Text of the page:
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Using Glide Path Formulas for Asset Allocation Strategies

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In terms of investing, refers to the methodology by which the asset allocation of a portfolio changes over time. The formula typically uses the investor's age or a target year to help determine an appropriate mix of stocks, bonds, and cash. Most glide path formulas reduce exposure to stocks as targeted age or year approaches.

What Is a Glide Path Formula?

Glide path is the name of a method or strategy used for calculating the asset allocation for investment portfolios or target-date mutual funds. The asset allocation is the percentage mix of stocks, bonds, and cash in the portfolio or mutual fund. The target date is typically a year that represents a particular date or decade in which an investor expects to reach their objective, such as retirement.

Types of Glide Path Formulas

There are three major types of glide paths typically used in determining an appropriate asset allocation for an investment portfolio: Static Glide Path, Declining Glide Path, and Rising Glide Path. Here's how each glide path formula works:


Rising Glide Path

The least common glide path, this formula would begin with an allocation more heavily weighted to bonds and would shift more to stocks as the bonds mature. For example, an allocation of 65 percent bonds and 35 percent stocks might change to 65 percent stocks and 35 percent bonds. As the bonds mature, the investor would purchase equities in the portfolio.

Declining Glide Path

This glide path formula is common with target-date retirement funds, where a target year or decade is used in the formula to determine the asset allocation.

A classic glide path formula is 100 - Age = Stock Allocation. Therefore, a 30-year-old investor would have an asset allocation of 70 percent stocks and 30 percent bonds. With longer life expectancy today, a more common formula is 100 - Age + 14 = Stock Allocation. Using this formula, a 30-year old investor would have an allocation of 84 percent stocks and 16 percent bonds. At age 31, the allocation would be 83 percent stocks and 17 percent bonds.

Static Glide Path

With this glide path, the investor uses the same target asset allocation but will periodically rebalance the portfolio to return to the target allocations.

For example, a common moderate allocation is 65 percent stocks and 35 percent bonds. During most calendar years, stocks will outperform bonds, which will skew the allocation toward stocks by the end of the year. At this time, the investor will place the appropriate trades to return the allocation to the original target of 65 percent stocks and 35 percent bonds.

Using Glide Path With Target-Date Retirement Funds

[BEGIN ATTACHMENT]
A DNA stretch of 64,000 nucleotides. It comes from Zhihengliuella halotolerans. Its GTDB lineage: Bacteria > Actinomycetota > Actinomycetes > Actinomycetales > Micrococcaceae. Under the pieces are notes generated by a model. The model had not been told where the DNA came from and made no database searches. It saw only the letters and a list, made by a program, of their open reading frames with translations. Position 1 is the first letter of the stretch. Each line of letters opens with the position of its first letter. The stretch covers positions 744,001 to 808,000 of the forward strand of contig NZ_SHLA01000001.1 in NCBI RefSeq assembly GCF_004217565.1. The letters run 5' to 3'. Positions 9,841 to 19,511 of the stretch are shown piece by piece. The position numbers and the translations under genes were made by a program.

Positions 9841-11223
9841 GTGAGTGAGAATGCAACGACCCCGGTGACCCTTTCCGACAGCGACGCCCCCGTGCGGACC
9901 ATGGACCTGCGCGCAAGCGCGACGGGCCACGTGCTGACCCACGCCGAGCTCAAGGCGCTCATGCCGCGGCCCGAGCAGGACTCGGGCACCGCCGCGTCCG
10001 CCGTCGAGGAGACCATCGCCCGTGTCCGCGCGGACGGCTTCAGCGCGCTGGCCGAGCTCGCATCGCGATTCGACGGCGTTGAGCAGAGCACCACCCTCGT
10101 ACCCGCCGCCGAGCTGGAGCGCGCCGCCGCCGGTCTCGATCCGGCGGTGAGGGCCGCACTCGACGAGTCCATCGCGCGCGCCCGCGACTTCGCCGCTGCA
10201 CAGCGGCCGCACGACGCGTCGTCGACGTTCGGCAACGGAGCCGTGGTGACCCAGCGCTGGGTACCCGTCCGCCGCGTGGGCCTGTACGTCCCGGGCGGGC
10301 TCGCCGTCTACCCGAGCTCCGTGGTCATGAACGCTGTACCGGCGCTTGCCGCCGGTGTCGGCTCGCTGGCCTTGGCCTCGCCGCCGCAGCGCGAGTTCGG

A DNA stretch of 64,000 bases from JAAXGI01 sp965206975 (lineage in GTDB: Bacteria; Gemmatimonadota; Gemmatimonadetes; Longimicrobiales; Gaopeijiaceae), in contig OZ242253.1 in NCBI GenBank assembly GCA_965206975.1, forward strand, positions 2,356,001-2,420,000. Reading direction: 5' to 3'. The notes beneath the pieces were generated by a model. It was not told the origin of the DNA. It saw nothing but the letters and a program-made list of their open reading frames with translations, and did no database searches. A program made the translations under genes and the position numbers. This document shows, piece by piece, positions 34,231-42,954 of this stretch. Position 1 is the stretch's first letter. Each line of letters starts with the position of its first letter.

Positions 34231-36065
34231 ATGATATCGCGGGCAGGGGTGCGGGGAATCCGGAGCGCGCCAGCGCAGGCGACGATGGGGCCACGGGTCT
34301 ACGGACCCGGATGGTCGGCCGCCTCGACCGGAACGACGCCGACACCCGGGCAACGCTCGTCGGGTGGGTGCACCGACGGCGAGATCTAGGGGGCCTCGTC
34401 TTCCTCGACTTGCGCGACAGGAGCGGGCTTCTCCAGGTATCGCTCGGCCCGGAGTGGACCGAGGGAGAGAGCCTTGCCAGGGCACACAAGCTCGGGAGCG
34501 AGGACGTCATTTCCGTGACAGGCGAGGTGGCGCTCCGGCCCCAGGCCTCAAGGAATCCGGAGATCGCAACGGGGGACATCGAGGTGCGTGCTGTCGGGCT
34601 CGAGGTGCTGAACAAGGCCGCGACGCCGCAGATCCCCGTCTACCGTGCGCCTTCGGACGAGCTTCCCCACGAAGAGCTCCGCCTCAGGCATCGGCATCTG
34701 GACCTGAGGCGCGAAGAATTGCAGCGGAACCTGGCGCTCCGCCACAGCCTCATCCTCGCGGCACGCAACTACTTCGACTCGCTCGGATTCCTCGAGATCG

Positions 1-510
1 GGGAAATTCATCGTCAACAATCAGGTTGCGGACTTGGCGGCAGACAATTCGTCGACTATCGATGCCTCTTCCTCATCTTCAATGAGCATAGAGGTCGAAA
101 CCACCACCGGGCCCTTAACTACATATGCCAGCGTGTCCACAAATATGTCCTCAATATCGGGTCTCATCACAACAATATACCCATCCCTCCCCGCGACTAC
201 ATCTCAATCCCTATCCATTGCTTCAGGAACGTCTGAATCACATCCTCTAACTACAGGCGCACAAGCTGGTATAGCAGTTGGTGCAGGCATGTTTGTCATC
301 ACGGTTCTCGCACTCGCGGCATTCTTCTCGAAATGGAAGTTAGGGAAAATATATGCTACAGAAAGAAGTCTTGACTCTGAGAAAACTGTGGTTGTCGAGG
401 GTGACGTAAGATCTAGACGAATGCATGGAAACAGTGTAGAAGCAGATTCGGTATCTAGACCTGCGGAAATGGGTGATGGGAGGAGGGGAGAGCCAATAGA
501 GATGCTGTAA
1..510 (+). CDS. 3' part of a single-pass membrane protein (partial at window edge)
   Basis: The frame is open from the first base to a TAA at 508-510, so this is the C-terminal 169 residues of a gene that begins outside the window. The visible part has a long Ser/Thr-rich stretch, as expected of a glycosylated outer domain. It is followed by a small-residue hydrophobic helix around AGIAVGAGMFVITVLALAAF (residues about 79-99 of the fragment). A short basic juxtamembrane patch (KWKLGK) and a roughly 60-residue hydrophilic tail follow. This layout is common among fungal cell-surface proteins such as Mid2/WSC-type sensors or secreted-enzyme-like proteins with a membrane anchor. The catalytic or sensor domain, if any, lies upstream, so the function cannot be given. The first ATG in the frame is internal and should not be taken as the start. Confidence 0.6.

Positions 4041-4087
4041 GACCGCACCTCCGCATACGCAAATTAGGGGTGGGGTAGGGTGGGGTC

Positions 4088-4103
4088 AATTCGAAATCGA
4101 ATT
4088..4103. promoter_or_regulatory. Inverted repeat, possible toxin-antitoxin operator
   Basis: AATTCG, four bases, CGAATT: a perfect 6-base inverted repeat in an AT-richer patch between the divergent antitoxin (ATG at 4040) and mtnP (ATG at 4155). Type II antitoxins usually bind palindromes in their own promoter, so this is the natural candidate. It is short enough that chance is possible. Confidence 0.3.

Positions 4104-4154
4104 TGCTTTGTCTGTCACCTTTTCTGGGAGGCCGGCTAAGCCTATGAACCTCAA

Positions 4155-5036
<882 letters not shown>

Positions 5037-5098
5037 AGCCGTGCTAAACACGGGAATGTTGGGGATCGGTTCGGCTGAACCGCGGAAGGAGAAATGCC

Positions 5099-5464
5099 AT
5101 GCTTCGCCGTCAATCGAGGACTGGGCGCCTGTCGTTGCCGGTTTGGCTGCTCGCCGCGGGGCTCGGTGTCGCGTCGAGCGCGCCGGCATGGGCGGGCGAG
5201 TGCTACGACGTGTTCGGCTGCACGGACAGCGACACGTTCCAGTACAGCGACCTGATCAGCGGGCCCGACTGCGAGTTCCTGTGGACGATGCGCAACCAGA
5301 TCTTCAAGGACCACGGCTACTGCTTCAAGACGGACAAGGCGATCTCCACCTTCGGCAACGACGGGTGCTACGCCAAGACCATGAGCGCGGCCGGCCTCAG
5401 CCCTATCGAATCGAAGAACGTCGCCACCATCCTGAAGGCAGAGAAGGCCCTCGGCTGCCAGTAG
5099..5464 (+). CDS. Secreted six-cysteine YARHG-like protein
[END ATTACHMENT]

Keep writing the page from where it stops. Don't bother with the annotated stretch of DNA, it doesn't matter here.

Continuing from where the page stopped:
The easiest way to apply the glide path strategy is to buy a target-date retirement fund. For example, an investor choosing a target-date 2050 fund expects to retire between the year 2050 and 2060.

Since target-date retirement funds are designed to maintain an allocation appropriate for the target year or decade, the asset allocation will need to shift toward a more conservative mix gradually.

A typical target-retirement 2050 fund may have an asset allocation of roughly 80 percent stocks and 20 percent bonds. But as the target year approaches, stocks will receive a steadily declining allocation and bonds will receive a steadily increasing allocation. Cash can also become part of the allocation, especially as the target date draws closer.

Reach Your Investment Goals With Glide Path Formulas

Investing with glide path formulas can be a simple, strategic way of combining passive and active management to reach an investment objective. Since stocks have greater market risk than bonds, it's wise to decrease exposure to stocks as the time horizon of the objective nears its end. In this common application, a declining glide path can make sense for the investor.

Gliding path formulas can prevent investors from attempting to time the market and invest according to market conditions. Since market timing tends to do more harm than good concerning portfolio returns, the glide path formula can be a wise tool for long-term investors.

The Balance does not provide tax, investment, or financial services and advice. The information is being presented without consideration of the investment objectives, risk tolerance or financial circumstances of any specific investor and might not be suitable for all investors. Past performance is not indicative of future results. Investing involves risk including the possible loss of principal.

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